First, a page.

This book is about the growth and structure of random networks.
is written by physicists and presents the point of view of a physicist, but is
addressed to all researchers involved in this subject and students.
Where was physics 50 years ago, and where is it now?
At first sight, the
role of physics is decreasing; other natural sciences are developing more rapidly.
However, physics has penetrated into all sciences. A natural step for a physicist
is to jump from the traditional topics of physics to new intriguing problems.
Actually, our book describes a flight from physics to the new interdisciplinary
field of networks. This escape is, however, still dependent on physics.
For many years the term `random graphs' usually meant to mathematicians
static, `equilibrium' networks with a Poisson-type distribution of connections.
Mathematicians have made truly great advances in the description of such
Only recently have we realized that we reside in a world of networks.
Internet and World Wide Web (WWW) are changing our lives. Our physical
existence is based on various biological networks. The extent of the development
of communications networks is a good indicator of the level of development in a
country. `Network' turns out to be a central notion in our time, and the explosion
of interest in networks is already a social and cultural phenomenon.
Graph theory has made great progress.
However, the most important natural
and artificial networks have a specific architecture based on a fat-tailed
distribution of the number of connections of vertices that differs crucially from the
`classical random graphs' studied by mathematicians. As a rule, these networks
are not static but evolving objects. Their state is far from equilibrium and their
structure cannot be understood without insight into the principles of their
evolution. Only in the last few years have physicists started extensive empirical and
theoretical research into networks organized in such a way. Earlier, physicists'
interest was rather in neural and Boolean networks where the arrangement of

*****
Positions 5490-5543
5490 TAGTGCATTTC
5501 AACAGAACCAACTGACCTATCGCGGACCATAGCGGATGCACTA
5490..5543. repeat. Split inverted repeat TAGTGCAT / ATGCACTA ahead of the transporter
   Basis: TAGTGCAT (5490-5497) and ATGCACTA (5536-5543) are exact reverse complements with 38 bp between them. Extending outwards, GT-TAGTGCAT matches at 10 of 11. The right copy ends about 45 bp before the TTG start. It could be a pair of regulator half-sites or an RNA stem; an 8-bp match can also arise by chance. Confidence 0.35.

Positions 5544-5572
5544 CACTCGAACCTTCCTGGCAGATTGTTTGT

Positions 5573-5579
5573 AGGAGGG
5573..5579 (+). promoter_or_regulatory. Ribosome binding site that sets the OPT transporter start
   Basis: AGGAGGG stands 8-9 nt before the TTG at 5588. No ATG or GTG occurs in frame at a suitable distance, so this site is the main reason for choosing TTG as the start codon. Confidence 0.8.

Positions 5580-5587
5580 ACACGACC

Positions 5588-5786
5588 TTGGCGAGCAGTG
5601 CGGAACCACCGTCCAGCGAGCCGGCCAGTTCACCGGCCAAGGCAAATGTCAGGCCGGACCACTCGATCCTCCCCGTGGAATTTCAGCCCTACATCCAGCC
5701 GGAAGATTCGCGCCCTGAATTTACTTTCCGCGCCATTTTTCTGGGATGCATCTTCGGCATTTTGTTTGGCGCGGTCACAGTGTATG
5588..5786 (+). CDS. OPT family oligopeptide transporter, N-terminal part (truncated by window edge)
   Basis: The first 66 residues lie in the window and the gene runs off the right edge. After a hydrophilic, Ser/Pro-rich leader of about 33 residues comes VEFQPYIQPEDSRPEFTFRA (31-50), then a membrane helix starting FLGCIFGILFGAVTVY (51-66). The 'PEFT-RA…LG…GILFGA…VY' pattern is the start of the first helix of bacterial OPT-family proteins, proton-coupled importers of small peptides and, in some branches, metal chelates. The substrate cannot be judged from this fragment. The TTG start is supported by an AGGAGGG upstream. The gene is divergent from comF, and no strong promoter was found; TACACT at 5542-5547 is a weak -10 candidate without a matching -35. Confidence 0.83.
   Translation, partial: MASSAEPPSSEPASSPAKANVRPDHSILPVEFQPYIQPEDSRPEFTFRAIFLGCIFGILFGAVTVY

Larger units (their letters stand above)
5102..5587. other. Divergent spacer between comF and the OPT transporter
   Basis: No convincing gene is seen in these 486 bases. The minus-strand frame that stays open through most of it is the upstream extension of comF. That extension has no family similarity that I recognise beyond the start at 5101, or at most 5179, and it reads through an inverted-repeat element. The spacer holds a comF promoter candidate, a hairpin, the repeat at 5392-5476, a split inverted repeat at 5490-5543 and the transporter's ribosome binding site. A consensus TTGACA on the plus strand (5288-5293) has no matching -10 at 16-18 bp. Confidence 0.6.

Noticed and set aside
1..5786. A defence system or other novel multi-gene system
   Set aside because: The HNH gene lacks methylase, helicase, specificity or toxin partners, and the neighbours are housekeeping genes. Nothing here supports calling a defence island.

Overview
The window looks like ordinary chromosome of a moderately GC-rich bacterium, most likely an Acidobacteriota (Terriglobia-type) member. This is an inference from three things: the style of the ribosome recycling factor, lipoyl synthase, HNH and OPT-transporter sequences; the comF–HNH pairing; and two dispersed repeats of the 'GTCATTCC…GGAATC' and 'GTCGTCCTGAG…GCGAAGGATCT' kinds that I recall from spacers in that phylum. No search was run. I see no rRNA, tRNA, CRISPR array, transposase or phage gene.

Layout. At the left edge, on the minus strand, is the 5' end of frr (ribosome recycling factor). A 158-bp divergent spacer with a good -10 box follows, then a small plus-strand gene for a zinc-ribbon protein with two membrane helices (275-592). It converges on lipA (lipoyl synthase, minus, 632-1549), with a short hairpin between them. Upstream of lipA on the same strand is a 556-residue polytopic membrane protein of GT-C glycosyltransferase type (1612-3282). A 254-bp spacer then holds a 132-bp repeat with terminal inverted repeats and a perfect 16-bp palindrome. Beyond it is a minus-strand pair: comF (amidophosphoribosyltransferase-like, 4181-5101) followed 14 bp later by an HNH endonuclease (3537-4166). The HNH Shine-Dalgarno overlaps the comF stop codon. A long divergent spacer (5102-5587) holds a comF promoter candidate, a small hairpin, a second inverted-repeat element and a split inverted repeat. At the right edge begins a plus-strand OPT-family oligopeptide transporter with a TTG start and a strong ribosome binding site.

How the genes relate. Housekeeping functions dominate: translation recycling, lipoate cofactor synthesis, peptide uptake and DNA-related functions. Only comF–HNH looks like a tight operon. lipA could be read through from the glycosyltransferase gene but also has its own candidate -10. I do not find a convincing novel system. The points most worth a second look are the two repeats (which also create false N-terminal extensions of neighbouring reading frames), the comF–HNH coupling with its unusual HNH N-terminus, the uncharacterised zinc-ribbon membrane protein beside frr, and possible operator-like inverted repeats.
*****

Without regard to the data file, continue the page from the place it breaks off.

connections was secondary.
We think that the physics approach
is the most advantageous for understanding
the evolution of networks. Actually, what we physicists are now doing on this
active topic is a direct generalization of the usual physics of growth, percolation
phenomena, diffusion, self-organized criticality, mesoscopic systems, etc.
Our aim is to understand networks: that is, to understand the basic principles
of their structural organization and evolution. We believe that this understanding
is necessary to find the best solutions to the problems of real networks.
We decided to present a concise informative book which could be used even
by students without a deep knowledge of mathematics and statistical physics
and which would be a good source of reference material. Therefore we have tried
to introduce the main ideas and concepts in as simple a manner as possible, with
minimal mathematics. Special attention is given to real networks, both natural
and artificial. We discuss in detail the collected empirical data and numerous
real applications of existing theories. The urgent problems of communication
networks are highlighted and discussed.
For a description of network evolution, we prefer to use a simpler continuum
approach. We feel that it is more important to be understood than to be
perfectly rigorous. Also, we follow the hierarchy of values in Western science: an
experiment and empirical data are more valuable than an estimate; an estimate
is more valuable than an approximate calculation; an approximate calculation
is more valuable than a rigorous result. More cumbersome calculations and
supplementary materials are placed in appendices. We hope that all of the results
and statements that we discuss can be easily found in the text and understood
without undertaking detailed calculations. Therefore, we ask our brave readers
to skim over difficult pages without hesitation and not to pay any attention to
footnotes. However, as this is a monograph written by theoretical physicists, we
try to keep a `physical level' of strictness in our explanations and definitions.
Although, we try to avoid superfluous words, we are not afraid to repeat important
statements at a different level. We hope that the book will also be useful to
mathematicians, as a source of interesting new objects and ideas.
We thank our friends and colleagues for their help. Foremost among these are
our collaborators in this field: Alexander V. Goltsev and Alexander N. Samukhin
from the Ioffe Institute in St Petersburg. We did not reprint figures with
empirical data from original papers but made sketches of data. We are grateful to
Albert-L'aszl'o Barab'asi, Stefan Bornholdt, Jonathan Doye, Jennifer Dunne, Lee
Giles, Ramesh Govindan, Byungnam Kahng, Ravi Kumar, Neo Martinez, Sergei
Maslov, Mark Newman, Sidney Redner, Ricard Sol'e, Alessandro Vespignani, and
their coauthors for permission to use data from their original figures for derivative
reproduction. We are much indebted to John Bulger, Ester Richards, Chris
Fowler, David Duckitt, Goutam Tripathy, and Neville Hankins, the copy editor
at Oxford University Press for correcting the English of our book. Our computers
did not crash only thanks to Miguel Dias Costa and Joao Viana Lopes.
When this book was written, one of us (SND) was on leave from his native Ioffe
Institute, and he acknowledges the Centre of Physics of Porto for their support
May 2002WWWWWWWWWWWWWWWWWWWWWWWWWWW J.F.F.M.